Even under the scrutiny of regulators in the US and the EU, Google continue to actively deny Microsoft fair access to their services on Windows Phone. The recent post from Microsoft shows that they are going to peruse these incidents openly. Microsoft are highlighting Windows Phone as a key area of open denial to services but also mention patent issues and complaints about Search.

“Despite government scrutiny, Google continues to block Microsoft from offering its customers proper access to YouTube. This is an important issue because consumers value YouTube access on their phone: YouTube apps on the Android and Apple platforms were two of the most downloaded mobile applications in 2012, according to recent news reports. Yet Google still refuses to allow Windows Phone users to have the same access to YouTube that Android and Apple customers enjoy. Microsoft has continued to engage with YouTube personnel over the past two years to remedy this problem for consumers. As you might expect, it appears that YouTube itself would like all customers – on Windows Phone as on any other device – to have a great YouTube experience. But just last month we learned from YouTube that senior executives at Google told them not to enable a first-class YouTube experience on Windows Phones.” - Dave Heiner Vice President & Deputy General Counsel, Microsoft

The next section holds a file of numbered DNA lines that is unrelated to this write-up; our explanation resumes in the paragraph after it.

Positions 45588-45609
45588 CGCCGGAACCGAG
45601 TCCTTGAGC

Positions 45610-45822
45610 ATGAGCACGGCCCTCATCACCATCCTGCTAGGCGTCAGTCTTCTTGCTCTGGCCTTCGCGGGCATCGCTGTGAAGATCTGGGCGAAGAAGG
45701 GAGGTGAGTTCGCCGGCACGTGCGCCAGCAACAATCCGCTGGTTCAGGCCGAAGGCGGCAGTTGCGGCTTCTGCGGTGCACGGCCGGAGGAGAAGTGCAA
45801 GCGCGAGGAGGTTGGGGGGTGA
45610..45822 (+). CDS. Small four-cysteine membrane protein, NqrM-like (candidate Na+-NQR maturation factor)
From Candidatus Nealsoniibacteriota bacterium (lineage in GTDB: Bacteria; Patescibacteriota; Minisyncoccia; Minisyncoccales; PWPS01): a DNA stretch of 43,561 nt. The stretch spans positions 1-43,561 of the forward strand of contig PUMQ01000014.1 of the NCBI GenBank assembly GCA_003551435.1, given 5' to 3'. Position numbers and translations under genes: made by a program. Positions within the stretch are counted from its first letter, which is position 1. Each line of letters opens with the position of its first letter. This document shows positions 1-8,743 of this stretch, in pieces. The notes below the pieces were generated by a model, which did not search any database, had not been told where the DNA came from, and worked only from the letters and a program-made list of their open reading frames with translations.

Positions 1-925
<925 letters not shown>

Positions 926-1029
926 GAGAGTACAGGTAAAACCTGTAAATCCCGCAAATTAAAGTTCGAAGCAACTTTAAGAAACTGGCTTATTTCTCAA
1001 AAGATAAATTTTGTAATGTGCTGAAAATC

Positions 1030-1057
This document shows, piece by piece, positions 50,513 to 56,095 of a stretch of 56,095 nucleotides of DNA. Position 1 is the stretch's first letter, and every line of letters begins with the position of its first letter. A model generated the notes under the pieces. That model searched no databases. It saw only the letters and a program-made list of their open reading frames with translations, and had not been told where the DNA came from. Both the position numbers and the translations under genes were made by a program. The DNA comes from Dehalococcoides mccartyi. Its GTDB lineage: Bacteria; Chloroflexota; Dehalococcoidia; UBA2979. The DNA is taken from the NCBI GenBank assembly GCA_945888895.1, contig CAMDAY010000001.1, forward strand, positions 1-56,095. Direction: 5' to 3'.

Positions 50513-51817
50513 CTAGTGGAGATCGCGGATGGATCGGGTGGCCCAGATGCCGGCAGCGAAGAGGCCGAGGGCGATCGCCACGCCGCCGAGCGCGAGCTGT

The odd thing here is that it sounds like Google execs are blocking YouTube from providing this service to Windows Phone users. YouTube have an app for Microsoft’s Xbox 360 console and of course uses the Windows operating system as the main delivery method for all its services through its own Google Chrome browser and Internet Explorer. Why should the web advertising company feel so threatened by Windows Phone considering the currently small market share it possesses?

"But just last month we learned from YouTube that senior executives at Google told them not to enable a first-class YouTube experience on Windows Phones.."

One glaring answer for all this malice from Google could of course be their simmering rage that Microsoft is now allegedly making more money from Android than Google itself. Microsoft has been busy behind closed doors signing everyone using Android to pay royalties on each device sold. Some believe that Google should be charged with dumping their OS in the marketplace, making a product free that’s based on long held patents for which it has not paid. 

One thing is for certain, the battle between these two giants is only getting started. We would hope that some sensible agreement between the two companies can be reached before it comes to blows. As this tit for tat ramps up could we see Microsoft block Google from its operating systems? We have already seen Google drop consumer support for ActiveSync which will directly affect users and make it harder for those with Gmail accounts to use Windows Phone. As entertaining as it would be to see these two go head to head it will only hurt users in the long run.

We’d like to hear from you guys on what you think about this on-going drama and ideas for what can be done about it. Comments are now open, so sound off.

Source: Technet (Microsoft); via ZDNet Mary Jo Foley